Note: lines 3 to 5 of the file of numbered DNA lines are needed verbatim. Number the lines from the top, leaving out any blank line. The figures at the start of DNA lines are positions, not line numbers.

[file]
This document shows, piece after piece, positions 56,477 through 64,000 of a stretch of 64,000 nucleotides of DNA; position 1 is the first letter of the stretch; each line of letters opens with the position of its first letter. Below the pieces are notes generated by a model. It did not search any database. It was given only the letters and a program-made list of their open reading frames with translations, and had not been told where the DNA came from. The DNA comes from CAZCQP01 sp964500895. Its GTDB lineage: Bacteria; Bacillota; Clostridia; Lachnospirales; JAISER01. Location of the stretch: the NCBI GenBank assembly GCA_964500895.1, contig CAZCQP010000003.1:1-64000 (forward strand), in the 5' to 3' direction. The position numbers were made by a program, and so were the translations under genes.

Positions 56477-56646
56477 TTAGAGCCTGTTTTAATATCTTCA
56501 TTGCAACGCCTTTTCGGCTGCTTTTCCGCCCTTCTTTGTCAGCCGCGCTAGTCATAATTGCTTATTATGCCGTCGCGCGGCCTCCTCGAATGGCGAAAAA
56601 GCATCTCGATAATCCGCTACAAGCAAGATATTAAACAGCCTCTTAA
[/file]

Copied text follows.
56477 TTAGAGCCTGTTTTAATATCTTCA
56501 TTGCAACGCCTTTTCGGCTGCTTTTCCGCCCTTCTTTGTCAGCCGCGCTAGTCATAATTGCTTATTATGCCGTCGCGCGGCCTCCTCGAATGGCGAAAAA
56601 GCATCTCGATAATCCGCTACAAGCAAGATATTAAACAGCCTCTTAA